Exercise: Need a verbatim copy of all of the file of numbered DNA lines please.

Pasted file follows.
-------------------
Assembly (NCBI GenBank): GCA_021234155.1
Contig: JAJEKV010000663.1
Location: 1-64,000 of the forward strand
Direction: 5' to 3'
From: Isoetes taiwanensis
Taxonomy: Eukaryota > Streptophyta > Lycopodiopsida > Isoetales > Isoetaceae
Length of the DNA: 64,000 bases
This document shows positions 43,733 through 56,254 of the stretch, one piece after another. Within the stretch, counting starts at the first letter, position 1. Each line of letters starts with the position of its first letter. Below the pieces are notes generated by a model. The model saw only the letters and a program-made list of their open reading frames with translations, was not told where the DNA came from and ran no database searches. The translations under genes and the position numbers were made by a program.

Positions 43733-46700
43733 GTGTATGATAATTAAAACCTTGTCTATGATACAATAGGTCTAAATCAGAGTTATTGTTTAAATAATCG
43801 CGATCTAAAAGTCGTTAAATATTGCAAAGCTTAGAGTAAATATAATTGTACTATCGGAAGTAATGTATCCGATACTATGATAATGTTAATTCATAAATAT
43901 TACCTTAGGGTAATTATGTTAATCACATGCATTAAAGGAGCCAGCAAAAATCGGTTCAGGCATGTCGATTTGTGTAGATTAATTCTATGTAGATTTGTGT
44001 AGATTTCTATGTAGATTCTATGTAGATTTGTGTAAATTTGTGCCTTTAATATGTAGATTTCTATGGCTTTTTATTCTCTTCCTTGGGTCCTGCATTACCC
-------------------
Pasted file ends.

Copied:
Assembly (NCBI GenBank): GCA_021234155.1
Contig: JAJEKV010000663.1
Location: 1-64,000 of the forward strand
Direction: 5' to 3'
From: Isoetes taiwanensis
Taxonomy: Eukaryota > Streptophyta > Lycopodiopsida > Isoetales > Isoetaceae
Length of the DNA: 64,000 bases
This document shows positions 43,733 through 56,254 of the stretch, one piece after another. Within the stretch, counting starts at the first letter, position 1. Each line of letters starts with the position of its first letter. Below the pieces are notes generated by a model. The model saw only the letters and a program-made list of their open reading frames with translations, was not told where the DNA came from and ran no database searches. The translations under genes and the position numbers were made by a program.

Positions 43733-46700
43733 GTGTATGATAATTAAAACCTTGTCTATGATACAATAGGTCTAAATCAGAGTTATTGTTTAAATAATCG
43801 CGATCTAAAAGTCGTTAAATATTGCAAAGCTTAGAGTAAATATAATTGTACTATCGGAAGTAATGTATCCGATACTATGATAATGTTAATTCATAAATAT
43901 TACCTTAGGGTAATTATGTTAATCACATGCATTAAAGGAGCCAGCAAAAATCGGTTCAGGCATGTCGATTTGTGTAGATTAATTCTATGTAGATTTGTGT
44001 AGATTTCTATGTAGATTCTATGTAGATTTGTGTAAATTTGTGCCTTTAATATGTAGATTTCTATGGCTTTTTATTCTCTTCCTTGGGTCCTGCATTACCC